This was a real plush hotel the company had him booked into, he had to admit- as if that changed anything. The past six weeks had gone by in such a rush that even he- who was used to and actually encouraged extreme situations in his life- was left totally out of breath by it all.

He was twenty-seven years old yesterday, and the past month and a half had been everything that he had ever dreamed of all rolled into one.

He was McInerney at 29, or F. Scott at 24. He was getting his first novel published. True, it had cost him- and then some!- but he was here now, and it felt damn good. He had come a long way in his pursuit of this.

And now that he was here, he didn’t know what to make of it. His book was sold- it was going to be published, it was going into print, that much he was certain of-and his advance had been huge, by his meager standards.

The book was also something to be proud of. After the seven books written before it, he had produced a wallop of a horror novel- 736 hard bound pages- and he was fucking proud of it. He’d been scared in there, getting the damn thing down, but he’d come out on the other end of things alive and with a manuscript that he was proud of and considered sacred.

His pursuit as a man of letters hadn’t been the choice of many in his generation, and this was a vindication, of sorts. Maybe it was like Diamond Dave had said- that every time you get up on stage, you’re dancing someone into the dirt, someone who had fucked you over, or kept you down, whether they knew about it or not.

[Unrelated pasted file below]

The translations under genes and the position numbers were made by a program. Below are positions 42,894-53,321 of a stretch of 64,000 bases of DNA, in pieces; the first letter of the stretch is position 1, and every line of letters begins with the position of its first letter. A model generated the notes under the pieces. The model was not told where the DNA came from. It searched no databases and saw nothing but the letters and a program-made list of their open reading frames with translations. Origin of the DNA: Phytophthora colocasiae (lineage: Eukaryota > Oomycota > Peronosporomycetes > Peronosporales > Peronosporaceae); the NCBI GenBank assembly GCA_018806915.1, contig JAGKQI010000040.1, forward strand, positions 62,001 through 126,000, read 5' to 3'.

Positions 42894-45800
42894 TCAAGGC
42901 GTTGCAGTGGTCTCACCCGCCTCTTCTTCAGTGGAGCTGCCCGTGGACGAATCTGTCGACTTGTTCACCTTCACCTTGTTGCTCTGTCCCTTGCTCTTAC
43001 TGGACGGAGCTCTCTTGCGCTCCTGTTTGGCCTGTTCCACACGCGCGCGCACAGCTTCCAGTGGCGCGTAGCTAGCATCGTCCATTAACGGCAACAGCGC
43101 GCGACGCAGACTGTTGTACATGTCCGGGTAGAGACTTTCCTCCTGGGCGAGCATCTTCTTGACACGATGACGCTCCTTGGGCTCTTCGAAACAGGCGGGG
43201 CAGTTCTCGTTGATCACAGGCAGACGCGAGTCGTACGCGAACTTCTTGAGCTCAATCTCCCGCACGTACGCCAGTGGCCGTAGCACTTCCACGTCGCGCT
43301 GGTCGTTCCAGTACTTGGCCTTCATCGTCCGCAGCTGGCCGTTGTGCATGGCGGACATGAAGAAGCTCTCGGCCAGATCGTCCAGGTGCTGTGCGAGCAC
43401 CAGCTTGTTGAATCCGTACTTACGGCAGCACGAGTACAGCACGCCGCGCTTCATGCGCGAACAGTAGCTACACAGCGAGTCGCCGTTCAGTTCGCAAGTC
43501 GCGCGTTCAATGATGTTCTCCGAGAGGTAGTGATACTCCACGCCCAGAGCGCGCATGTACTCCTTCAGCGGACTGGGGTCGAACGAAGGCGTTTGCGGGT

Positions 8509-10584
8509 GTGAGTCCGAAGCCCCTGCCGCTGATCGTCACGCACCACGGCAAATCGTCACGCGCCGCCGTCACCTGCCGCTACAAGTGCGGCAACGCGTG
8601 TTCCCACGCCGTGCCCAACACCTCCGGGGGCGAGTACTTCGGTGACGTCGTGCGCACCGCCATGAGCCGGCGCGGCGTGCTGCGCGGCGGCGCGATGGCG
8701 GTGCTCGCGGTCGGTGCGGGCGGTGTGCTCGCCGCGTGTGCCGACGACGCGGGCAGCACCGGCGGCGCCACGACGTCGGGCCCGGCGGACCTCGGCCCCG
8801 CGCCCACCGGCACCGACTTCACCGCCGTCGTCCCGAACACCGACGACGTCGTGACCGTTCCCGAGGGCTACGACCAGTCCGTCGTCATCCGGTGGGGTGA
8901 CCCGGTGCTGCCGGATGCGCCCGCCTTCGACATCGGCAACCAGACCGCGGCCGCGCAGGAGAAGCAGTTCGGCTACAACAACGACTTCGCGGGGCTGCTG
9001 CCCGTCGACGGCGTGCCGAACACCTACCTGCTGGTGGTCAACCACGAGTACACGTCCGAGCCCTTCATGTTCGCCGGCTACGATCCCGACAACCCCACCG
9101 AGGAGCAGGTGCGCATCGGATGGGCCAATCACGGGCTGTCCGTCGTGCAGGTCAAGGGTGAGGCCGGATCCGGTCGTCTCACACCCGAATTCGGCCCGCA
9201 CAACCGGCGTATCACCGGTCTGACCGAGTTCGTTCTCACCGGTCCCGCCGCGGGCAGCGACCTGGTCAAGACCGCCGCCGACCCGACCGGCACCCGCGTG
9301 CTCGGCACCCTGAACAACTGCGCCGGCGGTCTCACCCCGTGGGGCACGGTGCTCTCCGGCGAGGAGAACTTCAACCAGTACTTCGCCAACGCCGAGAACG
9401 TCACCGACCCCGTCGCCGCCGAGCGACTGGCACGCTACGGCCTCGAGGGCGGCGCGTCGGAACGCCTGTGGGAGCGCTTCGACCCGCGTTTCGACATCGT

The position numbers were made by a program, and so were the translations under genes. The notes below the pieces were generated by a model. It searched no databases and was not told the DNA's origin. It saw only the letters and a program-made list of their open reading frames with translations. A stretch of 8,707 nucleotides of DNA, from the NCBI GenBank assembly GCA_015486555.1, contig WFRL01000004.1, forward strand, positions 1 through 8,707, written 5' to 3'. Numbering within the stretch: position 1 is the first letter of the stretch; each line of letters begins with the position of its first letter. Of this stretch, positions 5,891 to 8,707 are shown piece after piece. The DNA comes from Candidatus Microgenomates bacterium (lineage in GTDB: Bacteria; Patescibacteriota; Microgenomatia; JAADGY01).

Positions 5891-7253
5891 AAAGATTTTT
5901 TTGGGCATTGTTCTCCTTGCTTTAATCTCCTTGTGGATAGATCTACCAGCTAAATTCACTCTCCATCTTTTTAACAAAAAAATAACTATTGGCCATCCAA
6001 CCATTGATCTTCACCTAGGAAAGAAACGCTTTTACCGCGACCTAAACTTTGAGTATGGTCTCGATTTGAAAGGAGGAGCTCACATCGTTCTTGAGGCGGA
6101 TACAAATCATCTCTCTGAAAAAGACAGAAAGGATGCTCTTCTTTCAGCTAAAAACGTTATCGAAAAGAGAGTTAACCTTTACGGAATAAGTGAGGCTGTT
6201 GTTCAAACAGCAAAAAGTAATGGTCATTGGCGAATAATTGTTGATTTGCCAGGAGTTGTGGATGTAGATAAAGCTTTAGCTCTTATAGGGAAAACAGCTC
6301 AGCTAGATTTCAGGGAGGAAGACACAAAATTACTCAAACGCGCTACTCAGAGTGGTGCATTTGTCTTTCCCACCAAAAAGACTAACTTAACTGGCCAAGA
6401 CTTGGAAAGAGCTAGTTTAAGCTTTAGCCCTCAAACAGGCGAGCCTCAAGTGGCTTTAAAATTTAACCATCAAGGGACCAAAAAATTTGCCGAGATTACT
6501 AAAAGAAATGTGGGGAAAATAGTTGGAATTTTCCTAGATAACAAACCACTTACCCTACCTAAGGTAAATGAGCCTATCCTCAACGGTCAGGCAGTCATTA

He hadn’t really known what to expect when this whole thing started, so he did what he could to keep his expectations low, to lessen the likelihood of being disappointed. He was taking each day, and each experience, at face value and nothing more, discarding the faces and images that passed in front of his eyes as they happened to him. He knew that he couldn’t let himself get disappointed- not if he didn’t really expect anything in the first place.

This was his first time around this particular block and he had been worried that he would get the out-of-towner, crane-neck geek-shuffle routine from people. He had come from a thousand miles away to be here tonight- in this lobby, sipping a double Jagermeister and waiting for his taxi to arrive outside. The doorman would let him know when the cab showed up, and there was, he could see, a huge barrel of umbrellas waiting next to the concierge pedestal by the front door of the hotel, to keep him from getting wet in the rain that was falling outside. It was snowing where he’d come from, and soon that weather would make its way east, following him.

He had all the necessary accoutrement: the dark sunglasses, pushed up on his head; the bandanna that kept his hair from falling into his eyes. When he looked in the mirror after he showered this afternoon he’d looked twenty years older than he had the week before. But he was having a blast.

He was going to have lunch with Barry, his agent, and then they needed to go to the house and review the final galley prints of the book. All in all, he was looking at a twelve or fourteen hour day. It was a good thing he still had most of an ounce of weed on him- it would do wonders for his concentration. The part of it that had him mildly concerned was that pot was a felony to carry here, in New York state.

He was looking at six years in Attica if he was caught with it, which would be a fucking bummer.